Don’t Irrationally Lapse Your Policy

A great many Americans own life insurance, with some
$20 trillion of face in force.  But while so many have received education regarding the importance of the primary insurance market, the same cannot be said of the secondary market.  As a result of the lack of awareness of that secondary market – that is, the ability to sell a life insurance policy -- far too much life insurance is “irrationally lapsed” each year.

According to a joint study by the Society of Actuaries and LIMRA, approximately $900 million of face value of life insurance is lapsed or surrendered each year.  That is roughly 4.5% of the insurance that is in force.  Some terminate for good reason.  Term policies that serve a purpose are meant to be lapsed and some permanent policies have little worth beyond surrender value.

However, Conning estimates that there is $180 billion of face each year that terminates irrationally in that the policies could have been sold for more than any funds received.  When the Insurance Studies Institute (ISI) asked seniors why they lapsed such policies, 90% referenced that they did not know they could sell their policy.  When advisers were asked why they did not educate their clients, 50% of advisers were similarly uninformed about the life settlement market.

There is a win/win/win for consumers, advisers and investors that can be accessed through consumer education regarding the life settlement market:

  • Policy owners who no longer want or need life insurance can monetize the policy and obtain much-needed revenue for living in retirement;
  • Advisers can differentiate themselves and add value for their clients by discussing the life settlement option; and
  • Investors can purchase policies with Internal Rate of Returns (IRRs) in the mid-teens and provide a liquid secondary market for policy owners.

I would even argue there is a win for insurance companies through life settlements.  It is true that insurance companies profit when policy holders lapse policies without ever receiving a death benefit.  Yet surely clients considering purchasing life insurance would consider it a selling point that there is a secondary market for the insurance if their situation changes.  This could lead to more sales for life insurance agents and companies.  Also, if an investor purchases a life settlement and then the insured lives for many years in the future, that is more premium income for the insurance company that would not have come in if the policy had lapsed.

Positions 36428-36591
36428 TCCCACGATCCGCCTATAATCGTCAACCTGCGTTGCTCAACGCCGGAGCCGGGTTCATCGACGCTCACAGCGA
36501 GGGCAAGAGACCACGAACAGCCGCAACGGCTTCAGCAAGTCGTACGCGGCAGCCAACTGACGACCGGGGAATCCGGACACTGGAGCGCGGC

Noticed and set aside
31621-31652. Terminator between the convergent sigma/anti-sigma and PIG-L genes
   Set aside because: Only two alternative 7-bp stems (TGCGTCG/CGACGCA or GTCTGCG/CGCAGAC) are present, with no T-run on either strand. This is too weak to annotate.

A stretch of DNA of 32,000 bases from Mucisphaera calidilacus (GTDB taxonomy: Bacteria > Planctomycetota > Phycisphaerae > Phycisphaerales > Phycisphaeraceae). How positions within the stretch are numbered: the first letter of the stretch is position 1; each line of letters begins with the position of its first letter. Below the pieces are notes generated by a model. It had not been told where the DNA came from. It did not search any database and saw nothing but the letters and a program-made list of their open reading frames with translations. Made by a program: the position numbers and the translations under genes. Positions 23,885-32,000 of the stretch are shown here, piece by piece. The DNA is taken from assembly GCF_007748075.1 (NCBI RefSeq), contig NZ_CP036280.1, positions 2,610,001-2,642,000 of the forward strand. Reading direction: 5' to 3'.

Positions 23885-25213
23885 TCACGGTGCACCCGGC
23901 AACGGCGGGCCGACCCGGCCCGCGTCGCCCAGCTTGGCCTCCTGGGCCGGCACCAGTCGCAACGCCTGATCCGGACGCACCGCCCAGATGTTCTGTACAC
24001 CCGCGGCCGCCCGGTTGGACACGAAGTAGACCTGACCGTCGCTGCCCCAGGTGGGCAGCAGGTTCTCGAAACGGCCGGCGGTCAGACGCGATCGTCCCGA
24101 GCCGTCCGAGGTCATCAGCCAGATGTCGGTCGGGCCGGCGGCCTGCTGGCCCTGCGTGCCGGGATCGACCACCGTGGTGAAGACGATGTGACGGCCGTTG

So, for those many Americans who own life insurance, education is the key to making a rational economic decision.  In many cases, selling a policy makes the most sense.  To learn more about options available to consumers who no longer need or can afford their life insurance policies, visit the “Life Policy Owners” section of the LISA website.

About the Author:

Dan Young, CLU, ChFC, CASL, is the President of Magna Life Settlements, Inc., a well-established life settlement provider focused on maintaining transparency, risk management and rigorous process control in the purchase of life settlements. Magna is owned by Vida Capital, a vertically integrated asset management company providing longevity contingent investment solutions to institutional and individual investors. Dan is the Vice President, Asset Management and General Counsel of Vida. 

In addition to his role at Vida, Mr. Young is an adjunct professor of regulatory law at the University of Texas Law School, Board Member and Chair of the Legal Committee of the Institutional Longevity Markets Association (ILMA), Board Member of the Life Insurance Settlements Association (LISA), and a frequent speaker at life settlement industry conferences. Prior to joining Vida Capital, Mr. Young was the President and CEO of New York Life Insurance Company’s Broker-dealer and Registered Investment Advisor.  Mr. Young graduated from Stanford University with Honors and Distinction and from the University of Chicago Law School with Honors.